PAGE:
And I said, “Wow! You said that to the monster?” and she said “Yes”… and then I told the whole story from beginning to end to another one of our friends (the one that began it with the  bunnies who eat bananas) and she said “You’re talking about the Paper Bag Princess”… And I said… “Hmmm… I thought it sounded familiar.” But still I was impressed with the interpretation and how our little girl took on the the roll of the dragon and stood up to the monster- I’m sure Robert Munsch would be proud too, if he only knew.

Right now we are considering the title for this piece, some names that have been suggested are ‘Pooka‘, ‘You’re Talking About the Paper Bag Princess’, and my favorite… ‘BBbbbbbbbrrrBbbbbbbbbrrr Dudda Dudda Dudda Dudda Dudda!’

Construction Week in Hummingbirds:Robots are Born

"My robot has eyes on the side, and the back and everywhere. You can't outlook it because it has eyes EVERYWHERE!"

"I sit in here so I can blast off!"

This week in our preschool summer camp, construction was our theme. Very early on in the week cardboard boxes were introduced as a material. When the children were asked what they would like to make with them, one of the boys eyes widened as he exclaimed, “LETS MAKE ROBOTS!”… and so it was.  Toiling away, adding wires and more wires, the first robot began to take shape, and it quickly inspired the other children in the class to make their own robots.

Our first robot inventor initially declared, “No one can go inside this because it’s electric!” When his friends asked if he was the only one who could go inside he said, “No, not even me… only people that are made of wires.” But after a few moments passed he seemed to realize the benefits of being able to enter his robot,  so he decided that he could go in his robot. When I asked him about how this was possible, and reminded him that only people who are made of cables are allowed inside, he tells me, “We have cables inside our bodies.'” When i ask him what they do, he tells me that they help him breathe and then further elaborates this point by showing me some wires on the top of his robot, (that he has been referring to as the smoker) and says, “When I breathe, the smoker, it takes the air and then blows it away from my body…” And the issue is quickly resolved with confidence and imagination.  Soon his robot who started off as a happy cooking robot becomes half robot/half spaceship and he’s ready to blast off!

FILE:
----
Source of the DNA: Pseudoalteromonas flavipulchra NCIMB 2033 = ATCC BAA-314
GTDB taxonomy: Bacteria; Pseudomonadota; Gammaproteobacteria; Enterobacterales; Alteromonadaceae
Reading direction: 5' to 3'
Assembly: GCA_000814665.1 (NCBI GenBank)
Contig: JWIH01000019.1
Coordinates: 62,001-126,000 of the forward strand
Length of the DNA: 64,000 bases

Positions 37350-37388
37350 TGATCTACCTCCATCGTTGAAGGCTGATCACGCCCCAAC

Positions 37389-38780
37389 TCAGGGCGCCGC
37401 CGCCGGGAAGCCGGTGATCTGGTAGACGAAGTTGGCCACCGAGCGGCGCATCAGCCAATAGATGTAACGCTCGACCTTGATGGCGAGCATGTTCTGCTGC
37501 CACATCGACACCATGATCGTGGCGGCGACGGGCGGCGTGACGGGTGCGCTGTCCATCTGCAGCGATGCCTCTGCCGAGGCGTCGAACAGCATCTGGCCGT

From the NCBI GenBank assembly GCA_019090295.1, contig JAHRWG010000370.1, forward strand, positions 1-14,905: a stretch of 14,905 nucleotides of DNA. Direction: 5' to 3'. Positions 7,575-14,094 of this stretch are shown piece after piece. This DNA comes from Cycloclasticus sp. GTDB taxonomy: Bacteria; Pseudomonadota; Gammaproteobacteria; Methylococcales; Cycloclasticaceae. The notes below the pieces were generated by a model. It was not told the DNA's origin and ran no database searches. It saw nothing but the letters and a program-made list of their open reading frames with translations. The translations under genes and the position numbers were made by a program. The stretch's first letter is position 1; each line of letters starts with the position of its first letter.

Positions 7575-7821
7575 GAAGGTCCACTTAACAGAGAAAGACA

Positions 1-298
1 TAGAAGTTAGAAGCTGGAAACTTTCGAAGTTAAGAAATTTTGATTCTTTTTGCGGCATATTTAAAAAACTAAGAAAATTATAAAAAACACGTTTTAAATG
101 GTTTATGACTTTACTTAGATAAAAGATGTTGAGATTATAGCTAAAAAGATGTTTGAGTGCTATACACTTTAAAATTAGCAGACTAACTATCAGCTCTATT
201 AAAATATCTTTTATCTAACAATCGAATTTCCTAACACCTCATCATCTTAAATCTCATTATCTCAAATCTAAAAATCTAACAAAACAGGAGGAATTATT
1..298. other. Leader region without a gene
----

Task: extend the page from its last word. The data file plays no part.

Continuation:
We are eager to watch how all of our robots will evolve and transform in the coming weeks, and to find out a little bit more about the cables inside us.

The New Atelier & The New Atelierista

Charleson Park ~ Atelier

The Charleson Park Atelier is reopening Monday July 12th for Summer Camp! This week the Atelier has  been undergoing exciting new renovations that include linking the preschool room with the Atelier. Throughout the summer we will continue to transform the Atelier as we dream up ideal uses of space for each and every corner.  A combination of natural and recycled materials will have a strong presence in the Atelier and we welcome all donations of recycled, natural and found materials. We imagine the potential creations of sculptures and mixed media projects to be amazing  as we kick off Summer Camp at outings into Charleson Park  collecting and observing the nature that surrounds us. We are eager to watch the children’s discoveries and interests that unfold as we present them with provocations each week focusing on different elements of nature and the arts and sciences.

Check back here for updates on the progress of the Atelier, as we prepare for our Grand Opening for the public on September 10th! And with our new Atelier comes our new Atelierista…

Melodie Acero ~ Atelierista

Melodie is currently finishing her BFA at Emily Carr University of Art and Design, and has recently just returned from Miami where she trained as an Atelierista at L’Atelier, a Reggio Children School, gleaning many hours of professional development and working closely with experienced Reggio teachers and mentors. Melodie thrives in Reggio Emilia Inspired environments and she is thrilled to join the Charleson Park Atelier and further her practice as an Atelierista.

Melodie has studied creative arts for the past 7 years, working and studying in Guadalajara, Toronto, Vancouver, and Miami.  During that time, she explored photography, fabric arts, mixed media, collage, sculpture, animation, video art, printing, drawing, and bookmaking.  Over the past several years, bookmaking and printmaking has become the primary focus of Melodie’s work through her creation of a series of interactive children’s books designed to engage children’s imaginations and elicit their participation. Drawing on her childhood as an inspiration, many of the characters in Melodie’s books are based on her own toys and dreams, and she utilizes her vivid memory to connect with children in fun and creative ways. As an artist, it is Melodie’s goal to share her joy of art with children and to invite them to collaborate with her and develop their own passion for the practice.